▼ Footage of the cheering during the Reds-Gamba match

Though it’s impossible for a football …continue reading


In Japan, joining a group or club can be fun or serious, and is a good way to meet people and practice Japanese. But it can be a daunting task joining a group that you don’t know much about, in another language no less. “Will it be welcoming?” and “Will my language skills be an issue?” are just some of the questions you might find yourself asking. Here we’ll answer some of the questions that might be on your mind.

What kind of clubs are there?

At most universities in Japan clubs are separated into two types: サークル (society) and 部活(ぶかつ) (club). Societies are more relaxed, and mainly for enjoyment, whereas clubs are more serious, and mainly for people who want to commit.

Sadly, in the adult world, the distinction is less obvious. It may be more difficult to figure out if a club you are trying to join is for serious members or just for a bit of fun. Here are some indicators to look out for if you want a laid-back club:

  • Pay-per-use membership
  • Open schedule (no need to visit X days per week)
  • Words associated with beginner level are used, such as 初心者(しょしんしゃ), 初級(しょきゅう), or ベギナー

As for the clubs themselves, you can find a huge variety of different fields and hobbies to choose from. From judo and tennis to calligraphy and cooking, there’s no shortage of things to try out.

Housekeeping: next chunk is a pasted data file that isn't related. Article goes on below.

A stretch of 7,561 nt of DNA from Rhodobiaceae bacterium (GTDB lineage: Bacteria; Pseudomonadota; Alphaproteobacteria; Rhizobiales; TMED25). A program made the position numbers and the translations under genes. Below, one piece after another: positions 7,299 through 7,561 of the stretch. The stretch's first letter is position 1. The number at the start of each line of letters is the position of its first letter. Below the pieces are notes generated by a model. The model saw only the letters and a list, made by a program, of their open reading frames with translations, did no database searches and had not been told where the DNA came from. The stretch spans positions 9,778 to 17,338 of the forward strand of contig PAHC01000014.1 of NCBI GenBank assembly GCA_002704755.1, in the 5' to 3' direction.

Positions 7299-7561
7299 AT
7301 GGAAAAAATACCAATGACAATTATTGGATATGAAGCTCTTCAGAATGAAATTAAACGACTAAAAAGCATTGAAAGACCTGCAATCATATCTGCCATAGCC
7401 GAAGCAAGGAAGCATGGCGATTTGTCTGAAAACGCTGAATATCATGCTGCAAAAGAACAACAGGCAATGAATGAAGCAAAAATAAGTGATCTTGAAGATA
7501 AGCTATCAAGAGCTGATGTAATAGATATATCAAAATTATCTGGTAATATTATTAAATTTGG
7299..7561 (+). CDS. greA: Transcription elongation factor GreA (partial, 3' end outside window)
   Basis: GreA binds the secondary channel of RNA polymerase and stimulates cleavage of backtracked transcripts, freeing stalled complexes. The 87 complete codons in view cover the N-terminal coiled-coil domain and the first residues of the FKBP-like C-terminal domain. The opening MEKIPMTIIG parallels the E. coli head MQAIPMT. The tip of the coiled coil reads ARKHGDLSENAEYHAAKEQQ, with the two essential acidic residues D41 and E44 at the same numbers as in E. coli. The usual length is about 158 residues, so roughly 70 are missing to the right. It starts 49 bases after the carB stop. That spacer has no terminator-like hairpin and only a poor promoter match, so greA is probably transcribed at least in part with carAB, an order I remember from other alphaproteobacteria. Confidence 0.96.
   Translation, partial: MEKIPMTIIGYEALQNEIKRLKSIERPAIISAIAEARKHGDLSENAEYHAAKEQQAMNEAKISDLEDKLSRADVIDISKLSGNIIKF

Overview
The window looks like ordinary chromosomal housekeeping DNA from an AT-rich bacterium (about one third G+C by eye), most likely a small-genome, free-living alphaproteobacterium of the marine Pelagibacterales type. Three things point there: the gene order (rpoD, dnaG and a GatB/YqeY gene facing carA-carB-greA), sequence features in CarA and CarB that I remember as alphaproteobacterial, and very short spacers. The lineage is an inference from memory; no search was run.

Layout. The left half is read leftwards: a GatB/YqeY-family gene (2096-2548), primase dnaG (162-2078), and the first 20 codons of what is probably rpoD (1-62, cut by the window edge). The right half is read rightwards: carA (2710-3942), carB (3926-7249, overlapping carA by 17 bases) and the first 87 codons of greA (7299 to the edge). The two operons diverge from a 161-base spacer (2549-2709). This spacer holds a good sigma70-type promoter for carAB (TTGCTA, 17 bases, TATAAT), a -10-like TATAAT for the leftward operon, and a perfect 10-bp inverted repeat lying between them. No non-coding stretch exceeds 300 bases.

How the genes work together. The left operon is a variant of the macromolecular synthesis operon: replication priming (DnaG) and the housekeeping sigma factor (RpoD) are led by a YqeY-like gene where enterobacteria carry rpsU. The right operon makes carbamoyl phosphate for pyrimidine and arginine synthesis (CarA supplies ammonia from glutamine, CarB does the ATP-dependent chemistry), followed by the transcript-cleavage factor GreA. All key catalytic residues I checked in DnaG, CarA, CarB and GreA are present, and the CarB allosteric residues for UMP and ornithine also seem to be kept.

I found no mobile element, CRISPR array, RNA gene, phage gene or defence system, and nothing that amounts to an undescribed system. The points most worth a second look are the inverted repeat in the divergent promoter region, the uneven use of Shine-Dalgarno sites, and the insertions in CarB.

How much do they cost?

Of course, this depends entirely on the activity and where you choose to do it, but we can give you a bit of an idea.

For a one-off class or a 体験(たいけん) “experience”, which is a bit like a trial lesson, you can expect to pay between ¥0 – ¥6,000.

For a regular activity or gym membership, you can expect to pay upwards of ¥8,000 per month. This is highly …continue reading


Source: Gaijin Pot

I’d been working in Niseko for two months when my friend and housemate Ed bought a car. Niseko is a ski town with a huge second-hand market for almost anything, particularly in winter. So when a local farmer approached Ed with an offer for his almost prehistoric Toyota for only ¥50,000 (about $500), we jumped at the chance. The caveat was that the car was tiny, cramped, could only play CDs and didn’t have the best heating.

While a road trip is a classic method of exploring places like Hokkaido, you can undertake the same journey I did by using the JR line from Sapporo, the Furano line from Asahikawa or the highway buses that run out from both these cities.

Setting off

Photo: Fergus Gregg
The roads were winding and slippery, yet our scenic route proved well worth it.

A few hours after our 6 a.m. departure, we’d made it past the big smoke of Sapporo and were driving through open farmland. We climbed up from the plains and into the mountains as Sir Eric Clapton, the featured artist on the only CD the car was equipped with, serenaded our path forward. The roads were winding and slippery, yet as we rounded the next bend, our scenic route proved well worth it.

It’s impossible to say where the shore starts and Lake Katsurazawa ends as even the ice is blanketed under meters of snow. It gives the appearance of a perfectly flat plain that eventually rises to meet the half-engulfed trunks of the towering pine trees surrounding it.

As the sun flashed through the valley, catching on the icicles that hang from the branches, we knew that this natural beauty was what …continue reading